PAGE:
Acknowledging Dark Thoughts and Knowing When to Seek Help

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by Kellie McRae |

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When I was a teenager, everything felt as if it was a crisis. A bad hair day, a pimple on picture day, a breakup with the kid whose name you can’t even remember now, had you strewn across your bed with mascara streaks down your face for days.

Certainly, life comes with disappointments and we learn to deal with them as best we can. As we got older, our responsibilities grew and so did the disappointments. Maybe you didn’t get into the college that would catapult you into the position of your dreams. Perhaps you were bypassed for that promotion you worked really hard for, or lost your job right after you bought that luxury vehicle. By this time, throwing yourself across the bed and crying for days was not an option. You had to pull yourself together and get back in the game.

When you hit a brick wall financially, physically, professionally, mentally and spiritually, lying in bed doesn’t feel like enough. Those days in bed spent crying soon become weeks. A diagnosis of lupus can literally flip your life over and drop it on its head. The pain, the fatigue, the unpredictable nature of this disease can be scary enough, but then you find yourself riddled with disappointment.

Living with a chronic illness such as lupus makes it challenging to work. When you can’t work, you are constantly wondering: How will the growing  pile of medical bills get paid? Or how losing your insurance because you are no longer able to work will make it all the more challenging to pay those bills, or for hospital stays or doctors’ visits. I often wonder “Why did this happen to me?” (No answer to that question is coming from anywhere anytime soon.)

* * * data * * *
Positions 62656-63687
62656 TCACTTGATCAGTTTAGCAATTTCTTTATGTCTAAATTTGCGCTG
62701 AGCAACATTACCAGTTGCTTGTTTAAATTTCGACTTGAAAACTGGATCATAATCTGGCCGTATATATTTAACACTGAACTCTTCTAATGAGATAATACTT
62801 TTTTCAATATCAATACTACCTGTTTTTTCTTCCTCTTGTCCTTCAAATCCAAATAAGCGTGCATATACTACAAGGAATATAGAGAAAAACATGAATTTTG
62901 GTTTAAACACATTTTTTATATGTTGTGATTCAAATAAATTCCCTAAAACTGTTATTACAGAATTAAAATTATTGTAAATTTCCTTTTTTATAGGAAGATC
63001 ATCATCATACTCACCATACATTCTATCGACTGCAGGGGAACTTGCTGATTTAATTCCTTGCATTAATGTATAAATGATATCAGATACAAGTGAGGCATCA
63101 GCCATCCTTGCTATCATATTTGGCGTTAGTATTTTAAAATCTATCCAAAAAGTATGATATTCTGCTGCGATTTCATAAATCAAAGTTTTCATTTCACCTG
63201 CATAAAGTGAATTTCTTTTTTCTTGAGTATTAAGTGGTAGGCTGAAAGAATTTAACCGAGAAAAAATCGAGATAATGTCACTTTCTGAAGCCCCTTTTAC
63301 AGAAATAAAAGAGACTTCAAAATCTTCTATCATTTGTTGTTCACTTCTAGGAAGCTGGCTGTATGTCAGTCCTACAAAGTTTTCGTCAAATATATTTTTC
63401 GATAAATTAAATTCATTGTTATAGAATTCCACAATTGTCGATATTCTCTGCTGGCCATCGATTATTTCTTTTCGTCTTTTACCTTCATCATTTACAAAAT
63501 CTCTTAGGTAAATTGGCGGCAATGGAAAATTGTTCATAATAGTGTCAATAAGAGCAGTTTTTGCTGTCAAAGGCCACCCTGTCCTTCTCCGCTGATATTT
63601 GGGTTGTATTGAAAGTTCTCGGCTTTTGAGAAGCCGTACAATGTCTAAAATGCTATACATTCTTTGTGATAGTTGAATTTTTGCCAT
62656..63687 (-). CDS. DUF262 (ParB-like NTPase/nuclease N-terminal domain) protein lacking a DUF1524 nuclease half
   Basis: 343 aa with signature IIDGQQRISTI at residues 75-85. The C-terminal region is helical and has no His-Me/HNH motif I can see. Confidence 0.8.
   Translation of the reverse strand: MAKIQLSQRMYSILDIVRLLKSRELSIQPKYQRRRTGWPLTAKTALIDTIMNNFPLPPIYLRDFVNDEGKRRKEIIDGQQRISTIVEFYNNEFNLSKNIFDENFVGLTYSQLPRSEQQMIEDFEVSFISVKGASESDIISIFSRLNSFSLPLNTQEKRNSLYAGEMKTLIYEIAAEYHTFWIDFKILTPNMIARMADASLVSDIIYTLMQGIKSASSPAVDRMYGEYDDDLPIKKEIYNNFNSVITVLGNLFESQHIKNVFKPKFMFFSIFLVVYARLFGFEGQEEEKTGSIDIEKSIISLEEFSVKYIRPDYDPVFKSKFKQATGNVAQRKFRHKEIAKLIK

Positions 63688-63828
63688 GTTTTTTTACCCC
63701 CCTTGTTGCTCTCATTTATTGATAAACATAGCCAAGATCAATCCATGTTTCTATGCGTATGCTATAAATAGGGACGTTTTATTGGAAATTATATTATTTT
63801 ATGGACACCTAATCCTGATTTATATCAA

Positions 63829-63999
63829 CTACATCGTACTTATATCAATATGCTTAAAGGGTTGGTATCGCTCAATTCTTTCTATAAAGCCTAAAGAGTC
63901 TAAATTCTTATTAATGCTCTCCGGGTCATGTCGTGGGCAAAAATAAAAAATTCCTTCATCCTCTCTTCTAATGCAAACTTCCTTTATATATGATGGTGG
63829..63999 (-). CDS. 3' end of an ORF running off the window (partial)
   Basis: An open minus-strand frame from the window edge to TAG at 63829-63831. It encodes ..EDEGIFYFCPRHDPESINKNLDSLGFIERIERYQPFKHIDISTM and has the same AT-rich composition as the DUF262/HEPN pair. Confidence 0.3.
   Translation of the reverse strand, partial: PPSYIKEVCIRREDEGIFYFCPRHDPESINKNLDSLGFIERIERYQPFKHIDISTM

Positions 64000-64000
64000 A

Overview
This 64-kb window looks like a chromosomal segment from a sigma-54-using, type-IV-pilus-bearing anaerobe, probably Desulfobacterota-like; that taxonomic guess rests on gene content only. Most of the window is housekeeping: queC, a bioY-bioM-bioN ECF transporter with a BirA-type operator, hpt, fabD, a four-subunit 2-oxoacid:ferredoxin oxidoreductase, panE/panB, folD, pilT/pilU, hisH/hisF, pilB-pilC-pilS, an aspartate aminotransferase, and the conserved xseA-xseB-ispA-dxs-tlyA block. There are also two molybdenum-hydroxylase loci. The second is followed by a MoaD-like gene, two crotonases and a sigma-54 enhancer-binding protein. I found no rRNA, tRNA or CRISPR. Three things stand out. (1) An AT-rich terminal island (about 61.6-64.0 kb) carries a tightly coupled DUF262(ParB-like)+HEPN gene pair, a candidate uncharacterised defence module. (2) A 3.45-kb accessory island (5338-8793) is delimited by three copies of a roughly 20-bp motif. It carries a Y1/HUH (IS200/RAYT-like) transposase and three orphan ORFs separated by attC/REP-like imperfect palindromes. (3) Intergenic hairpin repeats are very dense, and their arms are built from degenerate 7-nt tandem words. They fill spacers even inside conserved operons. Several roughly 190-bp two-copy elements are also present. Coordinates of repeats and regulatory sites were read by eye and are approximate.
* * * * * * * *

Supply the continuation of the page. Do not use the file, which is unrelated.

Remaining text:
These are some of the questions I asked myself when my doctor recommended disability for me. Then something happened that was completely overwhelming and unexpected. I started considering suicide. Everything I knew about life was on its head. Everything I knew about ME suddenly changed. The more I thought about it, the more it sounded like a viable solution. At the time of my diagnosis, I lived in a high-rise condo on the 15th floor. Every time I went onto my balcony the urge grew. I would look over and wonder where I would land. Writing this is a bit painful, but I know I am not the only person who has ever considered this.

I was in a new city with no friends or family nearby, and had just started making friends with my new co-workers when I became ill. I believed I would be a burden on all who would help. Finally, I spoke up about what I was feeling. I spoke to the people who were closest to me, people I knew loved me, and to the people in my support group. Of course, I learned I was not alone. I learned that in spite of what was going on, I was not alone and that I needed to continue to fight to be here.

If you are having similar feelings, please don’t give up. Please know that good things are still ahead even on the days when you hurt. People in your life love you and they need you here, even through your suffering. There are days when I wonder how the lives of my loved ones would have been different had I taken my own life. Especially my children, to whom I am quite close.

Living with a chronic illness such as lupus can be very challenging. If you find yourself struggling with depression or suicidal thoughts, please do not be afraid to seek help. Talk to someone you trust about your feelings, and remember there are professionals to help you through these hard times. Professionals, such as therapists or counselors, are trained to listen to your thoughts and help you develop a strategy to cope with your feelings. Your family doctor may be able to help you find the right professional to help you through these thoughts.

Please reach out for help if you need it, and know that you are not alone in this.

Note: Lupus News Today is strictly a news and information website about the disease. It does not provide medical advice, diagnosis, or treatment. This content is not intended to be a substitute for professional medical advice, diagnosis, or treatment. Always seek the advice of your physician or other qualified health provider with any questions you may have regarding a medical condition. Never disregard professional medical advice or delay in seeking it because of something you have read on this website. The opinions expressed in this column are not those of Lupus News Today, or its parent company, BioNews Services, and are intended to spark discussion about issues pertaining to lupus.


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